Livio Senigalliesi, from Milan, has published wide coverages   on the most important european magazines and newspapers: Corriere della Sera, Repubblica, l’Europeo, l’Espresso, Epoca, Panorama, Il Manifesto, Avanguardia, El Pais, Liberation, Facts, Die Welt, Berliner Morgenpost, Stern, Frankfurter Allgemeine, Time Magazine.

Saint Martin’s University in Lacey, Washington has announced their participation in the September Project. Their events focus on “how libraries can help explore controversial topics.”

A Digital Journalism class will explore the controversy surrounding the Olympia food co-op’s Saint Martin's Universitydecision to boycott Israeli products (on a local scale) and issues surrounding the Israeli/Palestinian conflict (on a global scale).

The Digital Journalism students will research the topic and create a slide show which will include 40-80 quotes, various sources and images, representing multiple perspectives on the issue. The slide show will run on the library wall monitors during a week in September. This slide show will also be made available online.

September Project 2010

Back in spring, we asked members of The September Project about the future of the project. In particular, we asked whether or not the project – now in its 8th year – should continue.

Some of you answered, absolutely, the project should continue:

“Freedom, community, etc. do not go out of style, and new generations need to hear the message.”

“In this time when anti-intellectuals, intolerant people, and the ignorant are rampant, we need things like The September Project. If anything, it needs to expand.”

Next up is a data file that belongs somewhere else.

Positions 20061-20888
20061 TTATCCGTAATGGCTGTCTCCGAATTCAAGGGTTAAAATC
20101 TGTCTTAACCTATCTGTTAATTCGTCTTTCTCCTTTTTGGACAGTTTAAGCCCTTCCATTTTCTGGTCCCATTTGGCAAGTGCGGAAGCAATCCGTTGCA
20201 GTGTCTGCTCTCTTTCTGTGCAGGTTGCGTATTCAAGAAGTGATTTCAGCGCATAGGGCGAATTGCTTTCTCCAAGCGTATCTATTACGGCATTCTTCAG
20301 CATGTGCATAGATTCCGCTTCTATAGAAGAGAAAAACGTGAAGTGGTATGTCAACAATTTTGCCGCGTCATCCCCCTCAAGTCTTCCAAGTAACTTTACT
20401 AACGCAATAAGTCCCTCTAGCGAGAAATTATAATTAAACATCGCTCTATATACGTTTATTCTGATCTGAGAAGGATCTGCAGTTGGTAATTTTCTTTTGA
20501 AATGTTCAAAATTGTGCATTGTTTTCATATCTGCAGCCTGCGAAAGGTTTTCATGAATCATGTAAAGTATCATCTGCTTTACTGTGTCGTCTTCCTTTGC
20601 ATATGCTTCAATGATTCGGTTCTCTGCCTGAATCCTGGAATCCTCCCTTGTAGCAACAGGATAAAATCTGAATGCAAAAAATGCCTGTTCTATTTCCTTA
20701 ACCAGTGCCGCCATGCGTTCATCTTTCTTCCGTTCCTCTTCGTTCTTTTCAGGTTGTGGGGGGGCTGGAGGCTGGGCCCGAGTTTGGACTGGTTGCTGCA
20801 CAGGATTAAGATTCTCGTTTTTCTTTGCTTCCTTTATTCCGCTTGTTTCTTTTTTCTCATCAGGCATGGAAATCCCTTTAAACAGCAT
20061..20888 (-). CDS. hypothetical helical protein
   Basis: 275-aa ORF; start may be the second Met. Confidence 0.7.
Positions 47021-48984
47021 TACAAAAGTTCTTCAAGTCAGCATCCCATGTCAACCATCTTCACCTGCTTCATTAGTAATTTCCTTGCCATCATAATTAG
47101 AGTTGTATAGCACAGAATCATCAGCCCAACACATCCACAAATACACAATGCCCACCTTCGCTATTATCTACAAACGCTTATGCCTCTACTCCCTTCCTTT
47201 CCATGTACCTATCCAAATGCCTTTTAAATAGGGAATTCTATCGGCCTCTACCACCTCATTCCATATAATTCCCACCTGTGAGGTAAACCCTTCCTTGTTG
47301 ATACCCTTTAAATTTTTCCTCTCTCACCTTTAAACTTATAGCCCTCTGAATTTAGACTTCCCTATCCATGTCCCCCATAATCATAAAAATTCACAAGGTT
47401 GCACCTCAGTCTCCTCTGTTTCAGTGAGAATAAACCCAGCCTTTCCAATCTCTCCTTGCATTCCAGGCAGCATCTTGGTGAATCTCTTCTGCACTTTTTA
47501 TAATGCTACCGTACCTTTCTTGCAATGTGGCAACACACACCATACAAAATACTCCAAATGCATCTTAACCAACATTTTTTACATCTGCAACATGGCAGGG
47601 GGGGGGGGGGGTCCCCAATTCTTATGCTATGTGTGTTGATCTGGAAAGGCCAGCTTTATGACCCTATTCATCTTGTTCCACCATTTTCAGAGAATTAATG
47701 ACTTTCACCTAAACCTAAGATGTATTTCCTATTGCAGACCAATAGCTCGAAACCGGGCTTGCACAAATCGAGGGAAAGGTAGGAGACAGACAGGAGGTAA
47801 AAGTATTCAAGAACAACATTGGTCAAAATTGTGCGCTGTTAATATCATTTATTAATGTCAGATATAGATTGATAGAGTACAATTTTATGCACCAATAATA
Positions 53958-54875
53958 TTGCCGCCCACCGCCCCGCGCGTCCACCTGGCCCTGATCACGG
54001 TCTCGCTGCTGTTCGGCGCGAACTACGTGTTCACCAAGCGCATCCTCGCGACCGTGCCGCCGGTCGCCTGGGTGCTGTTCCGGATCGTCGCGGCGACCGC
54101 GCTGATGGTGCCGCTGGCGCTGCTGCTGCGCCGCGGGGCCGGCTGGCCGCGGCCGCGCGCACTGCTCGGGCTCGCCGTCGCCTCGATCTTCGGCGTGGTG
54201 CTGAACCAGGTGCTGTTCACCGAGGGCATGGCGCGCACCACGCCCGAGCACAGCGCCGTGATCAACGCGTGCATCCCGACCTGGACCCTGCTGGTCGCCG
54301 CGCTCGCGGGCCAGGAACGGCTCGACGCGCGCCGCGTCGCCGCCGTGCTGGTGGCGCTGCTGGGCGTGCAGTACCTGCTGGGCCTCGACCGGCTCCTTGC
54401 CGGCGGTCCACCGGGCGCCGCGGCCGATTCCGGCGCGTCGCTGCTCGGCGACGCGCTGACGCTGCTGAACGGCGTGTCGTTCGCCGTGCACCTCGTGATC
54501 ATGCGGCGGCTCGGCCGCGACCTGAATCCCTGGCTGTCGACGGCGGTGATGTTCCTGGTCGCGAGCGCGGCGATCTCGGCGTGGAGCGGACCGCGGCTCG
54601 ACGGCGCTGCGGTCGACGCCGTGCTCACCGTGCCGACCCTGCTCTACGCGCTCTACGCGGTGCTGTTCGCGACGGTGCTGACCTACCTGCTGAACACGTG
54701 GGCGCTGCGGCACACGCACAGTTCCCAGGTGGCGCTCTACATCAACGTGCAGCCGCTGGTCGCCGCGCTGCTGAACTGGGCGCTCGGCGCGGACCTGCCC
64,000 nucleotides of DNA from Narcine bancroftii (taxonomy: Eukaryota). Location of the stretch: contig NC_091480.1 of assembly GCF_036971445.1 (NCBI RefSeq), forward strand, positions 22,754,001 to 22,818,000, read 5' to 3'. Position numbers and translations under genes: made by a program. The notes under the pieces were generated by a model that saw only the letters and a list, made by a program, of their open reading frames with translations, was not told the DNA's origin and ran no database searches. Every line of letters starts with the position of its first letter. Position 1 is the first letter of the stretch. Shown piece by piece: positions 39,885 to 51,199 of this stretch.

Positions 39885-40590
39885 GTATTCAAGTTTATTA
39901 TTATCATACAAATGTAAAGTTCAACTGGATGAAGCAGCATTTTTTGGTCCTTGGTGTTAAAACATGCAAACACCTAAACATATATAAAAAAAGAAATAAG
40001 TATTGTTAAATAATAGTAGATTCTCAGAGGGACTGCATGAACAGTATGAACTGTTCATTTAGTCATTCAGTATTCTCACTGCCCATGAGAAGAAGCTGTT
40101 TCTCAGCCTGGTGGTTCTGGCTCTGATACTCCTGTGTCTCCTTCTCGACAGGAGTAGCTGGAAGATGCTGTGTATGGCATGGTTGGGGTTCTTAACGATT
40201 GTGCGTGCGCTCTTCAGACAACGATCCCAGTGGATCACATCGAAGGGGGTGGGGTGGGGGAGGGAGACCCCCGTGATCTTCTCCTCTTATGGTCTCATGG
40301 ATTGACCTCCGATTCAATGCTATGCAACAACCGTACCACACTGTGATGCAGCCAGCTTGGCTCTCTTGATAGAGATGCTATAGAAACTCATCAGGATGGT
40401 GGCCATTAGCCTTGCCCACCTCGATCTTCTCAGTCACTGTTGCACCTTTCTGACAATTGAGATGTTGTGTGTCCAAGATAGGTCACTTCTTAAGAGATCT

And some of you answered, it’s time for the project to end:

“When the September Project drifted away from its original purpose of remembering 9/11 in a coordinated movement it lost its interest to me.”

“Programming occurs year round. No need to designate events in September as The September Project in order to attract audiences.”

Much of what we heard from you were statements encouraging us to continue the project. One such statement was particularly moving:

“I think the September Project taps into the essential purpose of libraries in our community and our world. While we could do this alone, I think doing it together makes the message so much more powerful. It links us to something outside our community and it forges a bond for our common purpose. It also helps draw attention by the media by being something bigger than just our communities. Please let’s find a way to keep this project going for years to come.”

Let’s find a way:  welcome to The September Project 2010!

This year, we’d like YOU to help contribute content by blogging on our site about events, about ideas, and about your library’s participation. We’re not asking for much; if a group of people blog a few times, we’ll have more community-inspired content providing a more rich experience for participants.

If you plan to participate in the project this year, please consider writing just one blog post. The more voices, the stronger the community.

If you are interested, please contact us – either by email, by replying to the mailing list, or, preferably, by adding a comment below.

Soon we’ll post more information about this year’s project, but in the meantime we want to welcome all of you to The September Project 2010.

surveying the landscape

david and i would like to know your thoughts on the future of the september project. if you have participated in the project, please consider completing a short survey. we’d love to hear from you. thanks!